160. Dr Bennett also said that, under AWP, providers
"are not being commissioned by the GP consortia. They are
providing a service under Any Willing Provider, accredited in
161. In evidence, Sir David Nicholson told us:
the whole thing about Any Willing Provider is
that we are on a kind of journey with it. There is not going to
be a switch flicked on 1 April 2012, 2013 or 2014, which will
suddenly open up the whole of the NHS to Any Willing Provider.
That is not how it is going to work at all. We are slowly but
surely experimenting, working and understanding before we move
on to the next issue.
162. The Committee believes that Commissioners
should determine the shape of service provision. It follows the
extent of choice, the extent of application of Any Willing Provider,
and the method of determination of entry into the AWP market all
have to be consistent with that core principle.
163. Monitor told us that providers operating
under Any Willing Provider "are not being commissioned by
the GP consortia". The Department needs to explain how it
will ensure that commissioners are not simply bill payers where
Any Willing Provider applies.
Is the model driven by patient
choice or effective commissioning?
164. Commissioning for patients (July 2010)
Within the scope of NHS services as defined by
the Secretary of State, GP consortia will be free to decide commissioning
priorities to reflect local needs, supported by the national framework
of quality standards, tariffs and national contracts established
by the NHS Commissioning Board. They will be able to adapt model
contracts to include the quality dimensions that they judge will
produce the best outcomes, subject to ensuring that patients have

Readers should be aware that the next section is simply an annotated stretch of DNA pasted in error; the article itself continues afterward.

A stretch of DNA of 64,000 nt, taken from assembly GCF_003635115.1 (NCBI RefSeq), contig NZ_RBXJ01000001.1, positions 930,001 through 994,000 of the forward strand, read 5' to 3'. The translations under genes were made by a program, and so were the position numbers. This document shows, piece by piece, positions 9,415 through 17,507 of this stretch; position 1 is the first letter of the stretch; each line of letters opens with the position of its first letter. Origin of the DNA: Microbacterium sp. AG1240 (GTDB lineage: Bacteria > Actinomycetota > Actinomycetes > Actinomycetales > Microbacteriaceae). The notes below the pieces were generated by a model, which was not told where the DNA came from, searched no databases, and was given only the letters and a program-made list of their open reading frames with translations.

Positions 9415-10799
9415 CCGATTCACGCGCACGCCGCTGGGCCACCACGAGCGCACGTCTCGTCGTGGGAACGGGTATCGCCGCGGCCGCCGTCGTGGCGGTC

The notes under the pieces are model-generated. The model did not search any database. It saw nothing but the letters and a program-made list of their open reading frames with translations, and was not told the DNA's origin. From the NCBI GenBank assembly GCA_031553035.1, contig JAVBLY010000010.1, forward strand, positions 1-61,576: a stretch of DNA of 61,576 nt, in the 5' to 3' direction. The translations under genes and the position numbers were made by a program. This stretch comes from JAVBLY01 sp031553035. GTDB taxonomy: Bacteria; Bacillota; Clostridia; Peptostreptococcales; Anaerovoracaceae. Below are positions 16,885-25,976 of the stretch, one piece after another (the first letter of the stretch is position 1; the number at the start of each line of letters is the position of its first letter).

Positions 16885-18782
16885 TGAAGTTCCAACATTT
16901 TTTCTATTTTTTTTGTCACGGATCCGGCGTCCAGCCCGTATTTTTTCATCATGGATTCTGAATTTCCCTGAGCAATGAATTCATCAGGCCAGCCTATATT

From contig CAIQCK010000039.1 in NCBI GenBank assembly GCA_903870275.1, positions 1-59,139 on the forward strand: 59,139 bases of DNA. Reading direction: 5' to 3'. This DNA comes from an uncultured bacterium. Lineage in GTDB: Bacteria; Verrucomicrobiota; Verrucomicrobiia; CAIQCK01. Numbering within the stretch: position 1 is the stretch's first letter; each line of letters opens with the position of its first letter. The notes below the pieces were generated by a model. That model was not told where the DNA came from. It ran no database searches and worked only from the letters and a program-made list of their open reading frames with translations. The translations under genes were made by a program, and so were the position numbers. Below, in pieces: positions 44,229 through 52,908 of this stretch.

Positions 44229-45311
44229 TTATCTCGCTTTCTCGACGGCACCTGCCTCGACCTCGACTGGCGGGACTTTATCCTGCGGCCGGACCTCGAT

choice of any willing provider that can perform to these quality
165. The DH's memorandum to this inquiry says:
Giving patients this choice [of any willing provider]
will not conflict with a consortium's clinical priorities, as
it will still very much be for commissioners to decide on the
services to which they want to be able to refer their patients
to have access and to establish quality criteria for these services.
Only providers that meet the commissioner's quality criteria will
be eligible to provide these services.
166. Sir David Nicholson's letter of 17 February
2011 took the same line when he said:
In essence, providers will need to be licensed
(where this is required by CQC) and hold an appropriate NHS Standard
Contract. They will be obliged to work within the standard business
terms of that contract, including meeting specified national quality
standards, where appropriate additional local standards and referral
protocols, and the agreed price.
167. The Committee regards it as essential that
NHS commissioners are able to choose the pattern of service delivery
which reflects their clinical and financial priorities.
168. As part of the process of strengthening NHS
commissioning, the Committee welcomes the continued development